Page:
Perhaps it is stretching this parable a bit about birds nesting in farmer’s gardens, but I think it resonates with Jesus’ presence: “Jesus traveled among all the cities and villages, teaching in their synagogues, announcing the good news of the kingdom, and healing every disease and every sickness. Now when Jesus saw the crowds, he had compassion for them because they were troubled and helpless, like sheep without a shepherd.” Matthew 9:35-38
The very fragrance of Christ’s life is compassion. The very name of Jesus is love.
Jesus did not see the needy crowds as someone else’s problems. He never blamed the crowds for being sick, nor shamed them for not having enough to eat. Unlike some who will not bake a wedding cake for those they disagree with, Jesus fed everyone, not just those who agreed with him. Jesus healed everyone, not just those who professed faith. The byproduct of our faith flavors and benefits the larger world- not just the church.
On Wednesday night, we read portions of the report of the Commission on the Way Forward. One of our participants gently remarked, “this language offends me.” The sentence in question addressed of the church striving for a “convicted humility”. The sentence read, “We begin from the recognition that our members hold a wide range of positions….” She spoke up saying “my child is not “a position” but a person. We are not talking about positions but people – my baby is not someone’s belief system.” Does not God love us more than our own mothers?
At times I have judged others by their position, thus missing their person-hood. I have seen a bumper sticker on a car, or heard a tough remark and forgotten there is a person in that car – a person deeply loved by God… a person who is someone’s baby. Inside that car with the disagreeable sticker is a child of God. Perhaps, they are misguided or perhaps I am, but love always sees people, not positions, not problems. Jesus looked at the crowd of the least, the lost, and the last with deep compassion. Jesus wept over the city that killed the prophets! Compassion is the authentic flavor of Christ-like living.
God’s presence in us stirs compassion. The presence of God lets us see others as made in the image of God. We do not see people as problems when we are filled with Christ’s love, for love’s sister compassion comes to rule our hearts. Indeed, the practice of worship is essential to maintaining a deeper connect with God’s grace and love so that we have a storehouse of grace to draw from in difficult seasons. Jesus took communion and then went to the prayer garden before the cross.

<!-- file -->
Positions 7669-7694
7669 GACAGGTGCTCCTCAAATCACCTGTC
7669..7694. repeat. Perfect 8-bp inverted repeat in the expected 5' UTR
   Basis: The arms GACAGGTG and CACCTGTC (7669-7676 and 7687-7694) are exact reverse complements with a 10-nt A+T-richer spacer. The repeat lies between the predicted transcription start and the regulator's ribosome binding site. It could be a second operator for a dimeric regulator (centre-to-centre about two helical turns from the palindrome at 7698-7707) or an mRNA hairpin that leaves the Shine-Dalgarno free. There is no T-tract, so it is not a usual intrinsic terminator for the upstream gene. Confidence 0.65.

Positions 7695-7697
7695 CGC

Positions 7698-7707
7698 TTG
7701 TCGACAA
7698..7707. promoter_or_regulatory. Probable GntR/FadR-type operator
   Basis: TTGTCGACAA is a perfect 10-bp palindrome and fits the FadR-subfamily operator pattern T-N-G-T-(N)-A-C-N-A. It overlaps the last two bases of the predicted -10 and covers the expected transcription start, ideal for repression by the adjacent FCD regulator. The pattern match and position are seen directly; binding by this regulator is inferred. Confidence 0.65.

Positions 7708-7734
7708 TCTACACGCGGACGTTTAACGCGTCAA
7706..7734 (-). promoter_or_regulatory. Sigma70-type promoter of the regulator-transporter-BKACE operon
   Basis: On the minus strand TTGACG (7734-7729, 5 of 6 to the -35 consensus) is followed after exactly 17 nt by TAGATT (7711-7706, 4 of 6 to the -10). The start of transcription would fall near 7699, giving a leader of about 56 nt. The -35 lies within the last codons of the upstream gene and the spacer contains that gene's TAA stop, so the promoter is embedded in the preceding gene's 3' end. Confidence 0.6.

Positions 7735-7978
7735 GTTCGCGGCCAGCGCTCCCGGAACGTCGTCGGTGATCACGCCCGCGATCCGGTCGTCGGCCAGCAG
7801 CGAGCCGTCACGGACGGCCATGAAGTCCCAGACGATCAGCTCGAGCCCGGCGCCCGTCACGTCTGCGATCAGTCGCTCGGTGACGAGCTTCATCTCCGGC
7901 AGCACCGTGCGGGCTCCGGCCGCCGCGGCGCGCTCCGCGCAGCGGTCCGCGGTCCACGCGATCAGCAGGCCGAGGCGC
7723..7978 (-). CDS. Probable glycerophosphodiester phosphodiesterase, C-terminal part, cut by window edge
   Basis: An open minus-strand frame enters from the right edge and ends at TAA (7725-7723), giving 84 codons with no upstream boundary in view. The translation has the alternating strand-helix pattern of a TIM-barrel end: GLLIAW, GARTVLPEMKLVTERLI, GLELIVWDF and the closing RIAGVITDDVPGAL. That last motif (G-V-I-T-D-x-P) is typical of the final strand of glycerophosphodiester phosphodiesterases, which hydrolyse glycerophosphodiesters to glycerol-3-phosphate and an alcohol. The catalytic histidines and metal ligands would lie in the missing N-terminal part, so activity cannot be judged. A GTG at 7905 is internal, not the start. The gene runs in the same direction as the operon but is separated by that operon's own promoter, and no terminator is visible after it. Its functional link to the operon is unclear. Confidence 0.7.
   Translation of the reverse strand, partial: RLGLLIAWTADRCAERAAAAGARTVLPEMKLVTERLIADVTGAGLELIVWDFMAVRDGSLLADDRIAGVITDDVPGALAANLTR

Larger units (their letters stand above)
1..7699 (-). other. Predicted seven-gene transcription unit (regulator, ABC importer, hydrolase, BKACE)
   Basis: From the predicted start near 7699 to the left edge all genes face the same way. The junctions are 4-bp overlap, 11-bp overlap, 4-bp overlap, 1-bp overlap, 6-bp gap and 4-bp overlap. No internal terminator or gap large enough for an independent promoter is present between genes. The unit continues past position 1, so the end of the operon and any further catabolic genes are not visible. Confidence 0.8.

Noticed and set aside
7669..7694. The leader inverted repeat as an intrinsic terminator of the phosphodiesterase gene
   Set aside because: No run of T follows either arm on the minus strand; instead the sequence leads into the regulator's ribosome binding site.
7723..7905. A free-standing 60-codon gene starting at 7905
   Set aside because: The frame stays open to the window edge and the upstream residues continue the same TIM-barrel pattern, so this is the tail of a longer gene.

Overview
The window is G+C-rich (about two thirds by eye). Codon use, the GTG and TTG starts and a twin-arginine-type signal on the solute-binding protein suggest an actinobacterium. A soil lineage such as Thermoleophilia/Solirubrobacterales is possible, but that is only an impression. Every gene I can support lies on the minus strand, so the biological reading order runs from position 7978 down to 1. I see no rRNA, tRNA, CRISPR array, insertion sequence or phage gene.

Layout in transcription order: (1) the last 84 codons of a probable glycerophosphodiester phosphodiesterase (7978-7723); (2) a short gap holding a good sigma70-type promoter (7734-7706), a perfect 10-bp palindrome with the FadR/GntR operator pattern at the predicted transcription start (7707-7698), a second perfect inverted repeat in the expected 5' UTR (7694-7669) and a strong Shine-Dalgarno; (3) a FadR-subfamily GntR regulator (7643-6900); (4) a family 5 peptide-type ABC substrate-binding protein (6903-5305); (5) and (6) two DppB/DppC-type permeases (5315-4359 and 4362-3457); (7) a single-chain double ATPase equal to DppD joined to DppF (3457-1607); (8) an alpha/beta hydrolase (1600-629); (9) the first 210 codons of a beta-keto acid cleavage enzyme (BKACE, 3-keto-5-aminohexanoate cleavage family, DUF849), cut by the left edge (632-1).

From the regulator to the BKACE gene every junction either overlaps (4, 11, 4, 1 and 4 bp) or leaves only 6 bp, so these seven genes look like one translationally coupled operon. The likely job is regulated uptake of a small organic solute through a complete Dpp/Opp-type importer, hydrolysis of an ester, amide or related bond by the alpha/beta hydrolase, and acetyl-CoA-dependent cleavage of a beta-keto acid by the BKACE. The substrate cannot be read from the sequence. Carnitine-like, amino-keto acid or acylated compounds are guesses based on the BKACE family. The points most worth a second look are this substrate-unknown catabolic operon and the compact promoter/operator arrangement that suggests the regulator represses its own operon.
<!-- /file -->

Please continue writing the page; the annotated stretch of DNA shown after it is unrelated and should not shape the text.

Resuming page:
I fear our society often sees people as problems, not persons. I imagine such dehumanization offends God, whose love gave birth to us! Now, on occasions Jesus spoke soul challenging and life purifying words to spiritual and economic bullies, but love must filter all our words. Perfect Love can speak up with a hard truth while loving the offending party.
In the midst of the civil rights struggle: Dr King wrote: One of the most persistent philosophical debates throughout the century has been over the question of ends and means. …. In a real sense, the means represent the ideal in the making- the end in process. So in the long run, destructive means cannot bring about constructive ends because the ends are pre-existent in the means. “ I wonder what ends are our means growing?
Goodness is the aroma of the church. Kindness flows from all who truly follow Christ. And compassion must season all that we do. Let us dwell richly, in the forgiveness, mercy and goodness of God so that we might see all people as people made in the image of God, even as we speak up against evil, oppression and injustice.
So let us stay rooted in worship and community, seeking to watch over each other in love and lifting our hearts towards Christ, so that the seeds of Jesus take root in our lives and grow a lovely new creation within us. May faith flower, with the fragrant blooms of compassion, the good fruit that nourishes all who have need, and with branches providing a refuge for the least, the last and the lost. amen.